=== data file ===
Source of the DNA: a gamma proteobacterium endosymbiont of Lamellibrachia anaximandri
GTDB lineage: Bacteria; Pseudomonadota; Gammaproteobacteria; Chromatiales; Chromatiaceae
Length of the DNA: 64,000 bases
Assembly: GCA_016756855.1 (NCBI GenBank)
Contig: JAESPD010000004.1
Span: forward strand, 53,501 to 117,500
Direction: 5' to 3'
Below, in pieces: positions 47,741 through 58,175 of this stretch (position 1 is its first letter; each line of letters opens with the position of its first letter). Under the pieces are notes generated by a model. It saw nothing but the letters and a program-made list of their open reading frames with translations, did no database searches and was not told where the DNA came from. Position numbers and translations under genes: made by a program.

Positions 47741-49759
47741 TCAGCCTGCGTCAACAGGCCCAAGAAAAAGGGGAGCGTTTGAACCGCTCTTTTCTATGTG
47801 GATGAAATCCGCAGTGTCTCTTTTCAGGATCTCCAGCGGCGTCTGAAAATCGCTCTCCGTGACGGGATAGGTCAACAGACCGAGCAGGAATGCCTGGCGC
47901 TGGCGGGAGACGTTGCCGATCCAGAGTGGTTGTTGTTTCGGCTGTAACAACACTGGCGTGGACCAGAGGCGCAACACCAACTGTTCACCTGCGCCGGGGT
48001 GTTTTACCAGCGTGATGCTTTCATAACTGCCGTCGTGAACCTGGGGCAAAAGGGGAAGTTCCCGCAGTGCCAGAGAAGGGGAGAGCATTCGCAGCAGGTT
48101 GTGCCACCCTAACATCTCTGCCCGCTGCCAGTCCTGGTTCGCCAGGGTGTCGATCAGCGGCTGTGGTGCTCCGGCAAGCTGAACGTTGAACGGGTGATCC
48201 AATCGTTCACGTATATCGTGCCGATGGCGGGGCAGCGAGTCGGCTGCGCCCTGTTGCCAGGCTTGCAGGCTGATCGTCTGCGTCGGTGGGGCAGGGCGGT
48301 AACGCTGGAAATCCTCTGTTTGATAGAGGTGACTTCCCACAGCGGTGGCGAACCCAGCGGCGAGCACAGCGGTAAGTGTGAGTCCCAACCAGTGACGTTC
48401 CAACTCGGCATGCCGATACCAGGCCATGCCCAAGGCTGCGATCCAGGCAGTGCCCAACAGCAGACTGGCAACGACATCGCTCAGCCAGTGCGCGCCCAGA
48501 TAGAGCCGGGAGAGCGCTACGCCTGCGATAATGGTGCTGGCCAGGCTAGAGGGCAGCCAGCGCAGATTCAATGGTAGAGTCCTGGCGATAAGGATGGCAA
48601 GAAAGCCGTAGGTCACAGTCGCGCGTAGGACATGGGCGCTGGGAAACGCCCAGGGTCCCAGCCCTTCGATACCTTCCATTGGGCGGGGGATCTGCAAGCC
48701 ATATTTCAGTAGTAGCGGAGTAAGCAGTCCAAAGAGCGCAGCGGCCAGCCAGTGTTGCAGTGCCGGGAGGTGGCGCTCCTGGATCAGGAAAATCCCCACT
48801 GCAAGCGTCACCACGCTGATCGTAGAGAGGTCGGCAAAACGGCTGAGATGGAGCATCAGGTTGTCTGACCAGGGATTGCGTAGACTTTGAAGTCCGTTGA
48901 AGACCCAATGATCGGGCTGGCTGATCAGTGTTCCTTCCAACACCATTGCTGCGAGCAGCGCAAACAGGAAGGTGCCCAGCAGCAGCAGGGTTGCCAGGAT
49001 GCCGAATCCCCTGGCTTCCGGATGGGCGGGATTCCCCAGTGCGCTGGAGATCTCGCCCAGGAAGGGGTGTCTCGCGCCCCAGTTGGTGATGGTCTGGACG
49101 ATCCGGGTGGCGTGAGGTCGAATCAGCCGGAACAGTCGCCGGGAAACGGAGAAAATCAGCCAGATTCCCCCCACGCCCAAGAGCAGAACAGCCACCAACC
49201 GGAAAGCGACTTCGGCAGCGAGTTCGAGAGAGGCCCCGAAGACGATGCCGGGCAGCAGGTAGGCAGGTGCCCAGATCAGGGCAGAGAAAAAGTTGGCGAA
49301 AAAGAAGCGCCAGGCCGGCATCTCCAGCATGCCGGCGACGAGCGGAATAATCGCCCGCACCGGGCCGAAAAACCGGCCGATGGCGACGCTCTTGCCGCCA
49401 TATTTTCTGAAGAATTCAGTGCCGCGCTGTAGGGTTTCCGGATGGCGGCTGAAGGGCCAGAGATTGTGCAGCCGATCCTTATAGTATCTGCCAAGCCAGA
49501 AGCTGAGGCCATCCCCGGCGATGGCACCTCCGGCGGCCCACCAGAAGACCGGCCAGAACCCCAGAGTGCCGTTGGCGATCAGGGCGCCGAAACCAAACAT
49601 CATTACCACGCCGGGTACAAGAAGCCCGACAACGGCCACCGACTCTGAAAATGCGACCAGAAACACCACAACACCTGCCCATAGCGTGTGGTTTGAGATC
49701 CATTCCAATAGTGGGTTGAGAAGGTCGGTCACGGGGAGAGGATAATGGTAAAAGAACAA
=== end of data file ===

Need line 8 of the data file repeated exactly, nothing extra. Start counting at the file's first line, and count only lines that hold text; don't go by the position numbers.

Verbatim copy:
Below, in pieces: positions 47,741 through 58,175 of this stretch (position 1 is its first letter; each line of letters opens with the position of its first letter). Under the pieces are notes generated by a model. It saw nothing but the letters and a program-made list of their open reading frames with translations, did no database searches and was not told where the DNA came from. Position numbers and translations under genes: made by a program.